One very accomplished manager on LinkedIn announced that employees aren’t accountable. They shouldn’t be expected to be.  In organizations with top down edicts and expectations without regard to how people work together, she’s right. Those organizations will continue to waste time and resources attempting to cut down trees with a butter knife because their “work only” strategy doesn’t cut it. If accountability for group process is desired at all levels of operation, there is a better way.

What group process skills require consideration?

Effective group process can be broken down into defined skillsets. This makes achieving effective group process and defined leadership skills predictable and measurable.

The skillset categories for effective group process include:

  • Problem-solving
  • Decision-making
  • Conflict resolution and management
  • Communication
  • Group and personal boundary management

These are the skills that employees who want to be accountable desire to master. These are skills that serve your organization and every aspect of a person’s life.

Employees who want to be accountable tend to be more entrepreneurial, high potential, and desire connections and emotional attachments to an organization such as a felt sense of belonging. They have bought into your mission and vision for why you exist — until they don’t. In organizations that continue to try to chop down trees with a butter knife without regard to how employees work together, these are the employees who quit and are quickly snatched up by other organizations.

Here’s the irony

In a recent New York Times article, by Sydney Ember and Ben Casselman, the authors write, “For nearly two years, companies have complained that they are caught in an unending cycle of hiring and training workers, only to see them leave in a matter of weeks or months. Constant recruiting and training drains management resources, and new hires often do not stick around long enough for that investment to pay off. Veteran employees are often asked to pick up the slack, leading to burnout.”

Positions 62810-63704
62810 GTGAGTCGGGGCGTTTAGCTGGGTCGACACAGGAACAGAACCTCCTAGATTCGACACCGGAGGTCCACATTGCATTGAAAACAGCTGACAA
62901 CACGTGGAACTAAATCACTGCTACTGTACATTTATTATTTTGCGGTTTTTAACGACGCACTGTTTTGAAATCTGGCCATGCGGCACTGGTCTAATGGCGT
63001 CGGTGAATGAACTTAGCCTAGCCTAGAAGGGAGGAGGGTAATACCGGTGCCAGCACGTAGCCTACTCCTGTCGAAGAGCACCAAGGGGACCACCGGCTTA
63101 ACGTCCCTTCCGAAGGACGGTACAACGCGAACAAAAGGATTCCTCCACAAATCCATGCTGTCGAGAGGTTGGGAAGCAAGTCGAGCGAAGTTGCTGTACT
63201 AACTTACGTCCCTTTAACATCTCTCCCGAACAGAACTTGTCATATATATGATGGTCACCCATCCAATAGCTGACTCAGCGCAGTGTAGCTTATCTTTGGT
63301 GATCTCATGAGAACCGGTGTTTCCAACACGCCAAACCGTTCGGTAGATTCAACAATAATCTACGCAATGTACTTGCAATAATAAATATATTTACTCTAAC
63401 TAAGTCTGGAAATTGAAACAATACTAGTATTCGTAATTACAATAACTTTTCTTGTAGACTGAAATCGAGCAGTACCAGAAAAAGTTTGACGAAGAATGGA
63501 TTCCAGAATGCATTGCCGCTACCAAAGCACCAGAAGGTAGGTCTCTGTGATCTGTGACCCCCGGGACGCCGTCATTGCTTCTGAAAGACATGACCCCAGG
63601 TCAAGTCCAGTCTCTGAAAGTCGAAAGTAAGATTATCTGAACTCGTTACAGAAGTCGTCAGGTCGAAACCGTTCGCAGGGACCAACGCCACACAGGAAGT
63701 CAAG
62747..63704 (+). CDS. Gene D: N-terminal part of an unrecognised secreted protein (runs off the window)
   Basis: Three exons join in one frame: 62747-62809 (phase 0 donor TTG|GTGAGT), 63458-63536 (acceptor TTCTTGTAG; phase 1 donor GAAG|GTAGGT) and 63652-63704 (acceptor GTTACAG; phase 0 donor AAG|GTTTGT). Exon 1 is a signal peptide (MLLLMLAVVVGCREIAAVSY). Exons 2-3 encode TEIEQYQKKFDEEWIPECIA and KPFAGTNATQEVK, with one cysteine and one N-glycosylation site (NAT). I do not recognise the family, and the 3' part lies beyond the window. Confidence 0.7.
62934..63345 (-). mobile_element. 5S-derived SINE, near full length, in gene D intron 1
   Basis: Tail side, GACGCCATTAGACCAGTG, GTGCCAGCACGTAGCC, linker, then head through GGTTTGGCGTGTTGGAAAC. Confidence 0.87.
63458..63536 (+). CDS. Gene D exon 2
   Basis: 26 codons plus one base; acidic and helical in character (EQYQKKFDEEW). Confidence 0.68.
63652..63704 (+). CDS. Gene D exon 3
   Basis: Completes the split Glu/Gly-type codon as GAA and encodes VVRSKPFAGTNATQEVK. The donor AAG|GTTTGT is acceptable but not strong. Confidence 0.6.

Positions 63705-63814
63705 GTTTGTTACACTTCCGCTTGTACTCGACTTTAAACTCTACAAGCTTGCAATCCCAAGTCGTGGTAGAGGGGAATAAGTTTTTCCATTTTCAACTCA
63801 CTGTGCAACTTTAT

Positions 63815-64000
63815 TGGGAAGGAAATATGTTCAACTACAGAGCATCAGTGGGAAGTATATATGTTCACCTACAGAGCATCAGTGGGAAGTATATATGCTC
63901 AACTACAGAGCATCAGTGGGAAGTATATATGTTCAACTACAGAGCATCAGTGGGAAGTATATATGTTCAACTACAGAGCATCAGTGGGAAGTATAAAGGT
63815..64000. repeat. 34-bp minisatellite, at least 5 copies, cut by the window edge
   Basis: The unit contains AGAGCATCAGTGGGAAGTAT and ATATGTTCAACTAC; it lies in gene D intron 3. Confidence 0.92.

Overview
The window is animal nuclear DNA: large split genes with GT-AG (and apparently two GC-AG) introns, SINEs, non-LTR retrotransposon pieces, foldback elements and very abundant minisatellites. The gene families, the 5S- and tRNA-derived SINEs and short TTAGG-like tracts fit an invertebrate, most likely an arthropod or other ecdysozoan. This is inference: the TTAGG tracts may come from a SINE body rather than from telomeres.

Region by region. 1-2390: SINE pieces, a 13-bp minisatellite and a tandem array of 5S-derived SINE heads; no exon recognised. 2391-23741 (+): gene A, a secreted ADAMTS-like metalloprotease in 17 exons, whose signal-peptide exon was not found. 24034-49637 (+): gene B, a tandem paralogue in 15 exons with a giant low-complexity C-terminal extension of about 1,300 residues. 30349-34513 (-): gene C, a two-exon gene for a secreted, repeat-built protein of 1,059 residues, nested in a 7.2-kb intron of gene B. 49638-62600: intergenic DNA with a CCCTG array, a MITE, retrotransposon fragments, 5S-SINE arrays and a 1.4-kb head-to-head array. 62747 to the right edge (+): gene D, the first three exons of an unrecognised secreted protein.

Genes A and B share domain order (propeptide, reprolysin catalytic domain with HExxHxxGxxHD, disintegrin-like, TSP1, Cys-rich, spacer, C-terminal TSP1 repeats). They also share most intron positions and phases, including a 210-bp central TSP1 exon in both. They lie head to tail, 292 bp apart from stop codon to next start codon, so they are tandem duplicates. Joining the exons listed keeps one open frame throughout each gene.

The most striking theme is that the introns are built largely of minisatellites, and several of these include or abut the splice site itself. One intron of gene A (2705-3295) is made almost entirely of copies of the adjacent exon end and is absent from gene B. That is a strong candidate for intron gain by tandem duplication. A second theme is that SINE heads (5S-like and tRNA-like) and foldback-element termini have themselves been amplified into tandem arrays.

The work training examples addressed in the article involved training in how to operate a machine or existing tech. These are technical skills, the hard skills to perform work. Nothing on how to problem-solve, make decisions with accountable outcomes, resolve conflict with others, communicate for mutual understanding (whether you agree or not) or establishing boundaries. Perhaps the examples given expose the leadership mindset that group process training is soft-skill fluff.

The results of soft skill training on an organization’s cost savings and productivity improvements including profit, however, is measurable. For example, after the rollout of leadership training that involved group process leadership skill improvements, one organization we served saved thousands of dollars in risk management operations. It seems that when leadership group process skills improve and employees are involved in group process behavior decisions, employees get hurt and sick less.  They also tend to stick around.

There is a saying that employees don’t quit work. They quit managers.  Perhaps they quit organizational culture AND the management skills that drive it instead.

Adding to the irony, is lack of focus on organizational culture. Even though culture transformation can be sensible and easy to roll out one great cross-functional team at a time, the leaders of butter-knife-tree-chopping-down-organizations are afraid if they invest time and resources in training on group process skills, employees will leave. They don’t want employees to leave after training them. Workforce researchers, on the other hand, report that the majority of employees stay. And the benefits outweigh the loss incurred by an employee’s resignation.

So where can you go from here?

Here are some resources to consider in digging deeper into the TIGERS 6 Principles and effective group process:

Copyright TIGERS Success Series, Inc. by Dianne Crampton

TIGERS 6 PrinciplesAbout the TIGERS 6 Principles™

The TIGERS 6 Principles empower Executives and Consultants with a comprehensive collaborative work culture and leadership system to resolve avoidable talent, engagement and work community problems that stunt growth.